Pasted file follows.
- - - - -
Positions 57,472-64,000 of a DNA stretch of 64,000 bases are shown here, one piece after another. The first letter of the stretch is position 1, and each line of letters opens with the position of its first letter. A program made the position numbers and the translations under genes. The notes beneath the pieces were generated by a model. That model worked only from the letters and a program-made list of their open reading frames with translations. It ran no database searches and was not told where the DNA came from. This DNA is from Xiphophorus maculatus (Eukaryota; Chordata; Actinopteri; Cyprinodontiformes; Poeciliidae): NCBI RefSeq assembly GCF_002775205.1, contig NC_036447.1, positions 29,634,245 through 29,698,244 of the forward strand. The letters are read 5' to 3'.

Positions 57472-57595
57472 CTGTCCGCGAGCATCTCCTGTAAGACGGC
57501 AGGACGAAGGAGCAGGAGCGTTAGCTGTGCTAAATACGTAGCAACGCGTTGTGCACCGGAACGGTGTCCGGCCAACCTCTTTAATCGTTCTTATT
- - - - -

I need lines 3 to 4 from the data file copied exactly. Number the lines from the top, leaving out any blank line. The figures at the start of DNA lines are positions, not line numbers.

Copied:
57472 CTGTCCGCGAGCATCTCCTGTAAGACGGC
57501 AGGACGAAGGAGCAGGAGCGTTAGCTGTGCTAAATACGTAGCAACGCGTTGTGCACCGGAACGGTGTCCGGCCAACCTCTTTAATCGTTCTTATT